How Many Obama Voters Feel Let Down?
The list of disappointed voters keeps growing.
August 4, 2009 - 12:00 am
Candidate Barack Obama ran a brilliant campaign, convincing moderates and even some conservatives that he was no radical while keeping the netroot base fully engaged. But seven months after taking office, the list of disappointed voters (at least those willing to admit they were had) is growing.
Fiscal conservatives who bought the spiel that he’d go line by line through the budget have seen the most fiscally irresponsible president ever. After a $787B pork-filled stimulus, a supplemental spending measure with 9,000 earmarks, a $3.5 trillion budget, and a trillion dollar health care plan, Obama has managed to exceed the worst predictions of his critics. And now at least some of his advisors are letting on that his promise not to hike taxes on 95% of taxpayers is going to be cast aside. After all, the deficit is now so huge we must plug the gap, right? (Robert Gibbs said Obama would never raise taxes on the middle class – well, except for those cigarette and energy taxes.)
Then there are the good government types who fancied a new era of transparency and lobbyist-free government. Well, not quite. We have had the long list of tax cheats and the lobbyists who needed ethics waivers to squeeze through the revolving door. Again and again — whether on the stimulus plan or on cap and trade — gargantuan legislation has been rushed through without public scrutiny. Well, if the public figured out what was on some of those thousands of pages, they might have objected.
There were gay voters who felt certain this contemporary president understood their concerns. Unlike all the other liberal pols he would finally deliver on gay marriage, they hoped ( after all he came out against Proposition 8 in California) and repeal “don’t ask, don’t tell.” Well, as James Kirchick explains, “Whatever he ‘really’ thinks, Obama’s stance on gay marriage is virtually indistinguishable from that of John McCain.” And re-examination of “don’t ask, don’t tell” remains far down on the priority list. (As Reason magazine’s Shikha Dalmia put it, “President Obama is pleading for time to push this issue until after, presumably, he has averted global warming, revived the economy, and implemented universal health coverage.”)
That’s nothing compared to the betrayal of American Jews and other pro-Israel voters. During the campaign he came on bended knee to AIPAC, made little if any mention of Israeli settlements, and sneered at those who might question his Zionist bona fides. After receiving the money and votes of gullible Jewish voters, as president he has now declared his intention to put “daylight” between the U.S. and Israel and has embarked on an openly hostile approach to the Jewish state. And if that wasn’t enough, he chooses to honor, with America’s highest civilian award, Mary Robinson, who presided over the anti-Israel hate-fest at Durban in 2001 when serving as the UN High Commissioner for Human Rights.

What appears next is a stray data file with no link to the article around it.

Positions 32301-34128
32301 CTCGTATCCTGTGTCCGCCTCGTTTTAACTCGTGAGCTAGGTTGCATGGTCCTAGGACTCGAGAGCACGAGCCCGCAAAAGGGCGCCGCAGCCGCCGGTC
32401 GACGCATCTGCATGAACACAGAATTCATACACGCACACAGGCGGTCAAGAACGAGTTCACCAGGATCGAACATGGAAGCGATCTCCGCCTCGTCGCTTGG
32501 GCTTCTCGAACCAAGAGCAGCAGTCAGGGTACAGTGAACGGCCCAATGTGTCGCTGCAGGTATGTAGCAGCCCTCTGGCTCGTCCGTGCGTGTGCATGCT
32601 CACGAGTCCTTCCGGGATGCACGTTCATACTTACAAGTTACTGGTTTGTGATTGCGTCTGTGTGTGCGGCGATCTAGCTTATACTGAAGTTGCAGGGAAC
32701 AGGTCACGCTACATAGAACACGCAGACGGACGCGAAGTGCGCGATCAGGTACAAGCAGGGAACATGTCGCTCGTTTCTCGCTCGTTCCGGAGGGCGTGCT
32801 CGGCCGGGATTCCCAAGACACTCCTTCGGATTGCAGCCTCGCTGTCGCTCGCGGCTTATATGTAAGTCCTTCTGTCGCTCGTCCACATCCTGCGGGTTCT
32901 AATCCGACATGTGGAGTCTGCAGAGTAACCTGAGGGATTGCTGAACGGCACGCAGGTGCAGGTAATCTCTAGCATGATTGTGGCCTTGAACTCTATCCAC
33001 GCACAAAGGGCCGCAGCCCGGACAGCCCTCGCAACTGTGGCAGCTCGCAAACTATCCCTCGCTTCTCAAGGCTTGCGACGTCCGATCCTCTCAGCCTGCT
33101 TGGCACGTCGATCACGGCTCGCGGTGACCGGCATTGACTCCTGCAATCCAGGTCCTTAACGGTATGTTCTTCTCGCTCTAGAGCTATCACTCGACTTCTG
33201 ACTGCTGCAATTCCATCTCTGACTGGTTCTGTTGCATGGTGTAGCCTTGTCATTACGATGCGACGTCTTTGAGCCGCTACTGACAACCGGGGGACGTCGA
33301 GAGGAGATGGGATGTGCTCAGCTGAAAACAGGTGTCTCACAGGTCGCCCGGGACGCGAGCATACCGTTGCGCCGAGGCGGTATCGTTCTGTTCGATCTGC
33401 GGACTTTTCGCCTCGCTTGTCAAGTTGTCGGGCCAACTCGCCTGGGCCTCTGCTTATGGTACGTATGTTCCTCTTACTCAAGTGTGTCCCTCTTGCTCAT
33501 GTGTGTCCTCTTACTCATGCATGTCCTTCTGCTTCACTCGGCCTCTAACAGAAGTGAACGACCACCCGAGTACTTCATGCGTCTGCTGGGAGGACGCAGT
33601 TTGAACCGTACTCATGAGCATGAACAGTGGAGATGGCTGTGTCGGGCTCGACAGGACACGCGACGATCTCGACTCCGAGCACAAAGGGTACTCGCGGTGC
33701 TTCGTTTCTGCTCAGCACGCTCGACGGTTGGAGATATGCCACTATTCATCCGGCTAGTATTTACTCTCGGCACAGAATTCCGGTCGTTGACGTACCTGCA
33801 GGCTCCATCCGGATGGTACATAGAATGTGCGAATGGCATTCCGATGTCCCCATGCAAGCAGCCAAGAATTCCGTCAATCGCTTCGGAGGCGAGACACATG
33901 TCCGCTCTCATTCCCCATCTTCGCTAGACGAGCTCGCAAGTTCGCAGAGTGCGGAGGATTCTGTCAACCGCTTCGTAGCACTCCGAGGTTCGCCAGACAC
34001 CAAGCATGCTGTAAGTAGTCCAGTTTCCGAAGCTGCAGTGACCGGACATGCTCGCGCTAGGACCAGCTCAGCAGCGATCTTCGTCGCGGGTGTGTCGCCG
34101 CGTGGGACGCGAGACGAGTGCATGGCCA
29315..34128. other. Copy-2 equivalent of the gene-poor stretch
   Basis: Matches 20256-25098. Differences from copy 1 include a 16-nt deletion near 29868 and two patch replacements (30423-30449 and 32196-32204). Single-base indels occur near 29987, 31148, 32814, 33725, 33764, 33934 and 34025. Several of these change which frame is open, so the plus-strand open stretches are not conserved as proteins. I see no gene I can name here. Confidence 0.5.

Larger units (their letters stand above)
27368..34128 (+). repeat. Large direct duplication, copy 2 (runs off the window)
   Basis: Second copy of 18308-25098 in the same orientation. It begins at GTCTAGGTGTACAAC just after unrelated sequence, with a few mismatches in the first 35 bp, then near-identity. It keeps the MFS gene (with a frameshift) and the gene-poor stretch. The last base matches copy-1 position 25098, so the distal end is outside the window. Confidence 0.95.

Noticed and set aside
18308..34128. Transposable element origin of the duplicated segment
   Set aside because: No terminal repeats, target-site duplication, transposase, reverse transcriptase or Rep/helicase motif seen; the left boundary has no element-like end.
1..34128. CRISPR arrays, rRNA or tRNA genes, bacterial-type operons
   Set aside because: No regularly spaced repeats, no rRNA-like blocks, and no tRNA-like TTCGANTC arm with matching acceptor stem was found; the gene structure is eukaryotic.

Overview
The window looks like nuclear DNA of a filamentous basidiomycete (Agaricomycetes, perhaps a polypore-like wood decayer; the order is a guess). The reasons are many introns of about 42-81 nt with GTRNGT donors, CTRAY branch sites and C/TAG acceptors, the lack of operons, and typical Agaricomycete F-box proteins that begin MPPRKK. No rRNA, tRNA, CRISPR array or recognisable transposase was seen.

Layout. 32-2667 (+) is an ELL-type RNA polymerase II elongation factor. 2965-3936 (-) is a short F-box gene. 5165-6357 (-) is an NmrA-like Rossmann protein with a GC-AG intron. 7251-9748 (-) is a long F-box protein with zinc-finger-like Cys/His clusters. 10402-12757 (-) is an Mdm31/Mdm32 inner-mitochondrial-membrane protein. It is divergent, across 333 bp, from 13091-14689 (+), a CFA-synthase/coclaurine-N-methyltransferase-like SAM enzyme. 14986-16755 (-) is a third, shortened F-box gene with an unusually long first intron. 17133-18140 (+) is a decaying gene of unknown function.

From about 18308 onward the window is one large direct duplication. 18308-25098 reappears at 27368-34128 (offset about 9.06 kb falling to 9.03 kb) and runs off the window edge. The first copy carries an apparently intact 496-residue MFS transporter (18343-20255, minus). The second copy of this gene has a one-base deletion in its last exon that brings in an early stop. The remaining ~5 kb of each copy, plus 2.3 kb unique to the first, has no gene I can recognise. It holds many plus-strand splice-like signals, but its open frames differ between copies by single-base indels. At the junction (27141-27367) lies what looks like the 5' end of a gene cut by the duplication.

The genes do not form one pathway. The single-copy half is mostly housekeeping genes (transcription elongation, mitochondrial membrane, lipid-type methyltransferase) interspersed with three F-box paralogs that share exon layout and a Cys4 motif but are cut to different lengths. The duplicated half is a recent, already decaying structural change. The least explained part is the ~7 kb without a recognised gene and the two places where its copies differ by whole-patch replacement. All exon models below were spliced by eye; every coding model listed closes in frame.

Then there are the poor benighted pro-life voters who listened to the likes of Doug Kmiec and believed Obama would be someone more pro-life than his prior political record had demonstrated. But sure enough, he repealed the restriction on funding international groups which provide abortion services, nominated a Supreme Court judge who his advisors assured pro-choice groups would be solidly in their corner, and has done nothing to alter the Democrats’ aversion to any restrictions on abortion. (Indeed, Democrats will almost surely insist that abortion services be provided under Obama’s universal health care proposal.)
Perhaps the pro-life voters should have compared notes with the libertarians who were convinced that Obama was somehow going to limit the reach of government. But instead, the nanny state reigns supreme, stronger than ever. Obama is regulating tobacco, cheering on a massive energy tax and regulatory scheme, and planning a massive new consumer protection agency. Not very free market friendly, is he?
When you tally the list it’s an impressive record. He’s managed to offend or disappoint a diverse array of voters — everyone from Jews, to libertarians, to green eyeshade conservatives. Then you add in seniors who are more wary of his health care plan than younger voters and pro-defense voters who were lulled into his promise to expand the military (and now find that the Department of Defense is on a strict diet while the rest of the federal government is gorging).
So it’s not hard to see why the winning coalition of voters who put Obama in the White House is slowly crumbling. Essentially, anyone who expected something other than an ultra-liberal intent on vastly expanding the power of the federal government and retreating from America’s position of leadership in the world was taken for a ride.
Whether Obama can recapture the support of these voters and get them to turn out to the same degree that they did in 2008 remains to be seen. But you can’t win elections with only the left sliver of the electorate. And it’s going to be hard to fool all the rest of the voters a second time.